Letter Voices Concern over Forthcoming Drone Ruleseditor@aashto.org December 4, 2020 0 COMMENTS
The American Association of State Highway and Transportation Officials issued a joint letter with four other organizations that criticized the U.S. Department of Transportation and Federal Aviation Administration for developing new rules regarding drone operations without the input of state and local governments.
[Above photo by Caltrans.]
The November 25 letter expressed “significant concerns” with the lack of outreach and formal consultations regarding a forthcoming “unified legal position” regarding the operation of unmanned aerial systems or UAS – commonly called drones – by the agency’s Joint Lawyers Working Group on Federal Preemption and the Regulation of UAS.
Signed by AASHTO, the National Conference of State Legislatures, National Association of Counties, U.S. Conference of Mayors, and National League of Cities, the letter said the federal government should be “deferential” when taking action that affects the policymaking discretion of state and local governments.
“In fact, federal preemption poses risks to innovation and economic development by preventing new technologies from achieving scale,” the letter added. “Further, state and local governments play a key role in the governance of these devices and, as such, should be participants in the decision-making regarding how these devices will be used and managed in our communities.”
The five organizations also stressed they are raising these concerns especially “in light of how well our members have worked with your agency in the successful implementation of the USDOT’s UAS Integration Pilot Program.”
State departments of transportation in particular continue to play a key role within the USDOT’s effort to develop drone technology and the policies governing their operation.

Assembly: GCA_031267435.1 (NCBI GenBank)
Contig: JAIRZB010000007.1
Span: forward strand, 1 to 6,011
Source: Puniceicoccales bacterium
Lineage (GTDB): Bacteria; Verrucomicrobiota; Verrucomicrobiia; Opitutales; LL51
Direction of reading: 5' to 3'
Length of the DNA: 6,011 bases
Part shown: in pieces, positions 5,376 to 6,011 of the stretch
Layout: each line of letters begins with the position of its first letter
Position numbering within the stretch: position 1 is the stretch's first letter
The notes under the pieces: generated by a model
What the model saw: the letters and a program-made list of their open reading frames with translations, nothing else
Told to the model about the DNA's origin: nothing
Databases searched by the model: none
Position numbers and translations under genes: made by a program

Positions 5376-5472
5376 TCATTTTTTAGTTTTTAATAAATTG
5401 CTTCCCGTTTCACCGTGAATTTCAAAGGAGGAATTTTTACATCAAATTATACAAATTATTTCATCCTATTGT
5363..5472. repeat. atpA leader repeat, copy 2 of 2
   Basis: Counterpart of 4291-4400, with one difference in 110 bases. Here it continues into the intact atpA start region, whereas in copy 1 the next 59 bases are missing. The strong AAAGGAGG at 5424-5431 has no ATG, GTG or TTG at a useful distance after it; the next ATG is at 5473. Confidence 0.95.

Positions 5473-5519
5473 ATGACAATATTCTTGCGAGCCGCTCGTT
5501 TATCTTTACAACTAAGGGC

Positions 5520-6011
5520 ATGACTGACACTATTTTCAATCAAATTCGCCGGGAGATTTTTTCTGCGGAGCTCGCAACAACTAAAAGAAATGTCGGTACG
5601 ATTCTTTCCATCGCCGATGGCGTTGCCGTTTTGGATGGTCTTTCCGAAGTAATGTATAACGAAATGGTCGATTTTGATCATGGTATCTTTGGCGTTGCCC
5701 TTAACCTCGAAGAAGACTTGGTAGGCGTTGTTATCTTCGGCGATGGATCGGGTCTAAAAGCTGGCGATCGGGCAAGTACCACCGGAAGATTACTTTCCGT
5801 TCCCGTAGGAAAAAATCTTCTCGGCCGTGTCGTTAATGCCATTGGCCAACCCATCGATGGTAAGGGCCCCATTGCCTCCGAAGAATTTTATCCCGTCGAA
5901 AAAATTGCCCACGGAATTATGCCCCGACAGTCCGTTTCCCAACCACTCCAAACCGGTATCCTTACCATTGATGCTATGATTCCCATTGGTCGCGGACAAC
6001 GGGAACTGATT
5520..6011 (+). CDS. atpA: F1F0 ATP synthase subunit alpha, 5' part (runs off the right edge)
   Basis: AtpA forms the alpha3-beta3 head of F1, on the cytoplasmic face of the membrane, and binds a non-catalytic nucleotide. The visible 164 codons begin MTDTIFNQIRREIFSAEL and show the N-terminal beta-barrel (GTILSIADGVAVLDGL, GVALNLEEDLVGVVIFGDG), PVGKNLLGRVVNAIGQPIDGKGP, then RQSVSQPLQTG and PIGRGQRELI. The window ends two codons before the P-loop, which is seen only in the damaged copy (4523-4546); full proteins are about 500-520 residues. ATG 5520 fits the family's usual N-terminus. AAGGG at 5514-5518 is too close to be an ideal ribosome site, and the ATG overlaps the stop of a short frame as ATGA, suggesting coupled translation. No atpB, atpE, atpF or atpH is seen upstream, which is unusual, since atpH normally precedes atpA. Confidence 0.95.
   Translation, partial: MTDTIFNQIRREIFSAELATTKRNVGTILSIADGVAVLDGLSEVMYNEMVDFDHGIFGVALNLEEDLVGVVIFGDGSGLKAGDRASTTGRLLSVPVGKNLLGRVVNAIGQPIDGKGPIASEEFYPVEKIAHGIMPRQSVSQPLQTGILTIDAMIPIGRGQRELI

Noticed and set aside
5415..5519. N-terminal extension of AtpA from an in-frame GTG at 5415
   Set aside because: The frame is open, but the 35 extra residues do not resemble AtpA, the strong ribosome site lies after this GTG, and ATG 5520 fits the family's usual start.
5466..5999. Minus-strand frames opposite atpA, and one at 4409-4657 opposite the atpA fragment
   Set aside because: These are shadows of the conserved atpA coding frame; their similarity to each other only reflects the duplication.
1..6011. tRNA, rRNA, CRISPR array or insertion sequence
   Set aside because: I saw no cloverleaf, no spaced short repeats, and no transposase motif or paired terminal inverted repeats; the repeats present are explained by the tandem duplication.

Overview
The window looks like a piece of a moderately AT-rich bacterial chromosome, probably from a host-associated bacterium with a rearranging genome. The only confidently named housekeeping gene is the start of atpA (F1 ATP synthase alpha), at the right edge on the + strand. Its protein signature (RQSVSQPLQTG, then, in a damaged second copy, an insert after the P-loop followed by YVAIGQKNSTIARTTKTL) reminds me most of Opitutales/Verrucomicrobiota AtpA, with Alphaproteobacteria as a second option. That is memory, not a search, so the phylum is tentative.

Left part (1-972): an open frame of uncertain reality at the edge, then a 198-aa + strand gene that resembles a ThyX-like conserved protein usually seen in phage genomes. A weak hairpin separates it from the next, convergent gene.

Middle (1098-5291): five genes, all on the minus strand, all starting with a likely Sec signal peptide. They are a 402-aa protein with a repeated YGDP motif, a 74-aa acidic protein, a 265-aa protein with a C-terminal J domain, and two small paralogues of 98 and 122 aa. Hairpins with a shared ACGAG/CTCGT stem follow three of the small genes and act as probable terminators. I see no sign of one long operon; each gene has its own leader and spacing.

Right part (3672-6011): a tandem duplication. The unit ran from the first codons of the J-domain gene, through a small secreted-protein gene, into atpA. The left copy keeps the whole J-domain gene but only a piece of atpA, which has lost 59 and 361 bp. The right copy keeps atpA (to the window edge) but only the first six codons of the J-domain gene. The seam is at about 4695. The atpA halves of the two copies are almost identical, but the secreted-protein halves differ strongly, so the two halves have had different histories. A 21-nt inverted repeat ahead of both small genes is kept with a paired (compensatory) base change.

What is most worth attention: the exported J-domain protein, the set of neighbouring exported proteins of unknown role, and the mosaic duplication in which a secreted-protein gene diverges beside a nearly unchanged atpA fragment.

In November, the USDOT launched a new drone research initiative dubbed the BEYOND program that will build upon that agency’s aforementioned three-year UAS Integration Pilot Program, which wrapped up on Oct. 25.
USDOT said eight of the nine state, local, and tribal governments that participated in its UAS pilot program – including three state DOTs – signed new agreements with the FAA to continue tackling drone integration challenges as part of the BEYOND initiative.
AASHTO noted in a 2019 survey that 36 out of 50 state DOTs or 72 percent are funding centers or programs to operate drones, up from 20 out of 44 state DOTs or 45 percent in AASHTO’s 2018 survey.
That is why the joint letter stressed it is “imperative” that federal, state, and local governments “work in close coordination” going forward where the development of drone regulations is concerned.
“We strongly believe that state and local involvement in planning and implementing will not only bring about greater economic benefits for the country but will also ensure that benefits arrive sooner,” the groups said in their letter.
“However, we remain concerned that the department [USDOT] would issue a legal opinion of major significance and request that your agency formally engage in a public rulemaking with the appropriate notice and comment opportunities,” they said.